The first definite rumour of the bank being in extremis came from the London Stock Exchange, on the 25th of September. Then followed rumours of all descriptions, embracing some to the effect that false gold returns and false balance-sheets, etc, had for long been systematically issued. These rumours also emanated from the Stock Exchange.

It was regarded at the time as being somewhat singular that certain members of the Stock Exchange should have such an intimate and exclusive knowledge of the private affairs of the bank, but the subsequent revelations rendered it less remarkable that the difficulties of the concern should have been first allowed to reach such a quarter.

When the rumours referred to first reached the ears of the other Scotch bankers they were greatly discredited, for, although the City Bank had for long been treated as a kind of pariah in Scotland, because of the imprudent business they were suspected of doing, it was believed that the directors were honourable men, and that the balance sheets were true. Assuming that the latter gave a true statement of the affairs of the bank, the other Scotch banks could see in them no corroboration of the rumours, and hence did not credit them. And so well was the secret kept, except in interested quarters, that it was not until the City Bank directors themselves came, during the last dav or two of September, to invoke the aid of the other banks, that the latter could bring themselves to believe in the truth of the reports.

Following upon this the other banks deputed Mr. Ge Auldjo Jamieson, accountant, in Edinburgh, to examine and report upon the state of the finances of the City Bank, with the view of giving that bank the necessary aid should such a course seem to be warranted and afford any hope of helping it through its difficulties. A cursory examination of the books showed Mr. Jamieson that no less a sum than nearly six millions of pounds had been lent to four firms, and that the bank's affairs were in such a hopeless condition that to advise that aid should be given was quite out of the question. The other banks, therefore, declined to interfere, and accordingly the City of Glasgow Bank stopped payment on Wednesday, the 2nd of October.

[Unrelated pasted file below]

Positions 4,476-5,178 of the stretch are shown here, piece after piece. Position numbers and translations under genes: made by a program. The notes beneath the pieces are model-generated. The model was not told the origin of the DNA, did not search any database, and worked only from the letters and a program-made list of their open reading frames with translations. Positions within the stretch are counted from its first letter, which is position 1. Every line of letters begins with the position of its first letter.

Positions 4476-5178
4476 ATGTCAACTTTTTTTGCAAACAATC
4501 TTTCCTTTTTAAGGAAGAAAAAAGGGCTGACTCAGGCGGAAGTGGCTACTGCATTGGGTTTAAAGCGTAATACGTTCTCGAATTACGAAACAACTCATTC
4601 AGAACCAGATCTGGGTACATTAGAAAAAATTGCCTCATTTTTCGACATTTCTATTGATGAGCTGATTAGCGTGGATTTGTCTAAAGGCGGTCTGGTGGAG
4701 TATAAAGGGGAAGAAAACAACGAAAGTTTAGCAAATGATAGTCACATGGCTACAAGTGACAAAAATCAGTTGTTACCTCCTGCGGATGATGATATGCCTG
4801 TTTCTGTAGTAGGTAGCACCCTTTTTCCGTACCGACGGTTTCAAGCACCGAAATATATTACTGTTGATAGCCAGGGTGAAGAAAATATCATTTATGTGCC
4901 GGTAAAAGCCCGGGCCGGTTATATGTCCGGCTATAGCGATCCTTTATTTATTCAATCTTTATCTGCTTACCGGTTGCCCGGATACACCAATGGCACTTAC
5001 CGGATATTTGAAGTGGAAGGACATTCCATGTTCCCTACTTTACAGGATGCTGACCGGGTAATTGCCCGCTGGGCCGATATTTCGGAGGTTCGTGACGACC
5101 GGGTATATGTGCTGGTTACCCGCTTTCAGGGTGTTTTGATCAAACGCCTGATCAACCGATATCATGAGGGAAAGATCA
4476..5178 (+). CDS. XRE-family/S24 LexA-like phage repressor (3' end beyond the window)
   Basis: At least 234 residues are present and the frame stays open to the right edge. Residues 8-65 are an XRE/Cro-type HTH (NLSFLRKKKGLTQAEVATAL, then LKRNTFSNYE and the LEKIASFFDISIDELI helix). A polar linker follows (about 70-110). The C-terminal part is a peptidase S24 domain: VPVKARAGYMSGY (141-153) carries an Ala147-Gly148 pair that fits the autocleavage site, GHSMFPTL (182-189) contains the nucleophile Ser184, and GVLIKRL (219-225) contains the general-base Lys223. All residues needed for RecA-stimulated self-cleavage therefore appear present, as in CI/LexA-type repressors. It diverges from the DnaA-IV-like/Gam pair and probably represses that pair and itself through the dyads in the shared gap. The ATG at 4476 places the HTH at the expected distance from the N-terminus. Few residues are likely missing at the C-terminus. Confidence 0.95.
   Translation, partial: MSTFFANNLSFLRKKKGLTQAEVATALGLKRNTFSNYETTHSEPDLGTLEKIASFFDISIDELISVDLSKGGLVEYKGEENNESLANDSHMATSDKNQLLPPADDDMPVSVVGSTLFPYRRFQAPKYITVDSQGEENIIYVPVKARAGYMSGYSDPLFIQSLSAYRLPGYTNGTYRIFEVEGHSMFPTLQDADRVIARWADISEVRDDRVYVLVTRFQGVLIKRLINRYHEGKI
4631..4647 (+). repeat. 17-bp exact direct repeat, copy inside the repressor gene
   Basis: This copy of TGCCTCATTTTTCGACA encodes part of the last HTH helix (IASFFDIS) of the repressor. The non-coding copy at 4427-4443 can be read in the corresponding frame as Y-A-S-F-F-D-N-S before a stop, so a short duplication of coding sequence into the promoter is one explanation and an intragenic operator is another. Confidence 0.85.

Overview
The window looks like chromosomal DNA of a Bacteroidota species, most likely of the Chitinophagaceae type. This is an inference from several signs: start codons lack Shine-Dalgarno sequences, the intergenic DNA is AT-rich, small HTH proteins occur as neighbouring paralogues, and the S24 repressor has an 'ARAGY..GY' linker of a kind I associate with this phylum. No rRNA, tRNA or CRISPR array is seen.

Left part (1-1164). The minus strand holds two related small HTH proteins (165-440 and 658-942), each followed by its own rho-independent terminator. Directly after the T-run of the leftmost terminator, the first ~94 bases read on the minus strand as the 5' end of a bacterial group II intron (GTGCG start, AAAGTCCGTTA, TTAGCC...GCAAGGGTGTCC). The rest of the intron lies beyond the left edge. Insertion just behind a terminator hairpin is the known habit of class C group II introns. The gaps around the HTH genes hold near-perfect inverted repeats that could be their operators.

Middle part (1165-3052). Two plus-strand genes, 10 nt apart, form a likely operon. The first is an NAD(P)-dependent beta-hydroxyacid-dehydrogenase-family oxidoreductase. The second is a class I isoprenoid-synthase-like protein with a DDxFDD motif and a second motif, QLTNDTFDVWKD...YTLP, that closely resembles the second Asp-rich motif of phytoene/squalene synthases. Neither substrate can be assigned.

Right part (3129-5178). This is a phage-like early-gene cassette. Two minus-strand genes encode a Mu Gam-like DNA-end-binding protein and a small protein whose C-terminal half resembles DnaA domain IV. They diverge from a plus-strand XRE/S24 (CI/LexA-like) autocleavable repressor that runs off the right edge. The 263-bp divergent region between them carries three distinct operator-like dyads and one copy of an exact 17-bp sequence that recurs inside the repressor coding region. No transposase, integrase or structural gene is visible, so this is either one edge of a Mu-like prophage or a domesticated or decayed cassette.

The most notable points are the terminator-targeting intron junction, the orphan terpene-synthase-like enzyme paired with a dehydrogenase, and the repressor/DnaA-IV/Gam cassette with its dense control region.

In Scotland and London the news was received quietly, coming, as it did, upon minds which had for tea days or so been prepared for the worst. It was well that the blow did not fall upon minds unprepared for it, for had it come suddenly, like the Collie failure in 1875, a banking panic of unexampled virulence would most probably have been the result. As it was, the short breathing time allowed enabled banks and financial institutions of all kinds to mature such arrangements as should secure themselves in the event of the worst coming. To be forewarned is to be forearmed, and to be forearmed is in a great measure to forestall and minimize the danger. Hence it was that when the blow fell, the public generally received the news with calmness, and forbore to run upon the other banks in any marked degree. It is true that the other two Glasgow banks had to sustain something in the nature of a run, although public distrust never, at any period during the crisis, amounted to more than might have been expected in the circumstances. The association of ideas in the public mind suggested the fact that the only two bank failures in Scotland in recent times, those of the Western Bank and the City Bank, were both Glasgow banks; hence the public, very unreasonably, looked somewhat askance at the two remaining Glasgow banks; but these institutions, as was to be expected from their prudent and able management, had no difficulty in meeting all the demands upon them, and speedily any distrust which may have arisen passed away.